PS - The nerd in me is so proud that more than two thirds of you do not use Internet Explorer to access my website.  It's the little joys... :)

Thursday, March 25, 2010

Blog Relaunch!

Hello, my dear readers!

Even forgiving my recent absence due to finals week and general craziness of life, many of you have likely made note of the gradual shift in the focus of this blog.  When I first started writing nearly two years ago, a friend asked me, "Why don't you write a liturgy blog?"  My reply was that I had nothing to contribute to the blogosphere that wasn't already out there already, better-phrased and with more education and experience behind it.
Now I do have something to say.

As you've likely noticed, I've embarked upon an academic quest of sorts.  My goal is to get my mind around the postconciliar reform of the liturgy, and everything leading up to and flowing from it, with a eye to how Summorum Pontificum changes the scene.  This basically requires that I read all the prominent liturgical scholars of the past two centuries.  Blogging has become for me an outlet whereby I process these various ideas.
Thank you to friends like Joe, Aaron, and Anne, who have left helpful comments, and Aaron, Sana, and Fr Dana, who have verbally responded to thoughts I presented here.  I know few of you consider yourselves liturgical experts, but I do know that most of you attend the Sacred Liturgy.

David Fagerburg makes a distinction between liturgists and liturgiologists - any Catholic who regularly attends  Mass is a liturgist; one who studies the liturgy from an academic setting is a a liturgiologist (I simplify, but not much).  You are all liturgists, and I need your input to remain in touch with my own inner liturgist as I continue in liturgiology.  Any feedback you give me on any ideas, no matter how small, will help to form my thesis (which will unfold in this blog during the next year and a half).  For such aid I am truly grateful.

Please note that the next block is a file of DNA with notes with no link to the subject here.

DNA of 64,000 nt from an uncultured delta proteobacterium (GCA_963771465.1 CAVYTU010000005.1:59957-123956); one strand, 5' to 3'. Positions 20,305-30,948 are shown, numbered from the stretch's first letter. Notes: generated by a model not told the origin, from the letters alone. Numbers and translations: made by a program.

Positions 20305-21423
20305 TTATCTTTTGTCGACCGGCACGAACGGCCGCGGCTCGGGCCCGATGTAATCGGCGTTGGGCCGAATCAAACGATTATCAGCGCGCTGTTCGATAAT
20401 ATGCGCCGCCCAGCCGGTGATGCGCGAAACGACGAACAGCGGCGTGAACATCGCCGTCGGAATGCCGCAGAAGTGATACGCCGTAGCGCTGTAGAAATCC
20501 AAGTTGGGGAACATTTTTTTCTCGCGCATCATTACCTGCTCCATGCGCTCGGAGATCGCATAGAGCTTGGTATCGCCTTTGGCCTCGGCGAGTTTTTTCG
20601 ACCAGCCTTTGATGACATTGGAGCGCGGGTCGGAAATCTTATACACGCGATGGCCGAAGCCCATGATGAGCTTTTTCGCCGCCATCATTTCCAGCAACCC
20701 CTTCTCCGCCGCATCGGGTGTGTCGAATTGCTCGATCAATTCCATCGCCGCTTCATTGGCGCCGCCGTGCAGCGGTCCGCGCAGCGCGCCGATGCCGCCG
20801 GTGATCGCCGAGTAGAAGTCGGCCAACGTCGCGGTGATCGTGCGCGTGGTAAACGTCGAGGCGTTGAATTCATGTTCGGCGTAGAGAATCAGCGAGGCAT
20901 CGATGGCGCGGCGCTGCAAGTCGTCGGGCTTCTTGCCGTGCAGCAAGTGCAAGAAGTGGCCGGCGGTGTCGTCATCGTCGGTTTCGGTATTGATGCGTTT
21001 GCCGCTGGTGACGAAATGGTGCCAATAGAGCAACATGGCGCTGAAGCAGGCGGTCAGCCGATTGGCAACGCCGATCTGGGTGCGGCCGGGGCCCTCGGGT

To this end, I have completely renamed and redesigned this blog.  The domain name will remain the same, but the new title is "In Te Speravi," which, poetically translated, means, "In You, O Lord, I have placed my hope."  I don't know where my research and musings are going to take me, except that they will bring me closer to my Lord, and that's all that matters.

In the meantime, I intend to post on a more consistent schedule of twice per week.  Academics come first, of course, but I should be developing the discipline to do such things as well.  After all, I'm unlikely to have this much free time again in the next few decades.

Thank you for reading.  You are in my prayers.

Friday, March 19, 2010

Hymn for Saint Joseph

One of the coolest things about the Mundelein Psalter is its hymns.  See, the Liturgy of the Hours has hymns prescribed for specific feasts and days throughout the year (it's not just "pop in a song and go"; there's a prescribed song that's ideal to be sung).  Below is the Vespers Hymn for the Solemnity of Saint Joseph, Husband of Mary:

O Joseph, heav'nly hosts thy worthiness proclaim,
And Christendom conspires to celebrate thy fame,
Thou who in purest bonds were to the Virgin bound;
How glorious is thy name renowned.

Thou, when thou didst behold thy Spouse about to bear,
Were sore oppressed with doubt, were filled with wond'ring care;
At length the Angel's word thy anxious heart relieved:
She by the Spirit hath conceived.

Thou with thy newborn Lord didst seek far Egypt's land,
As wand'ring pilgrims, ye fled o'er the desert sand;
That Lord, when lost, by thee is in the temple found,
While tears are shed, and joys abound.

Not till death's hour is past do other men obtain
The meed of holiness, and glorious rest attain;
Thou, like to Angels made, in life completely blest,
Dost clasp thy God unto thy breast.

O Holy Trinity, thy suppliant servants spare;
Grant us to rise to heav'n for Joseph's sake and prayer,
And so our grateful hearts to thee shall ever raise
Exulting canticles of praise. Amen.

Coming soon: official relaunch of this blog (with new name, new layout, new all sorts of things)!  Happy Solemnity!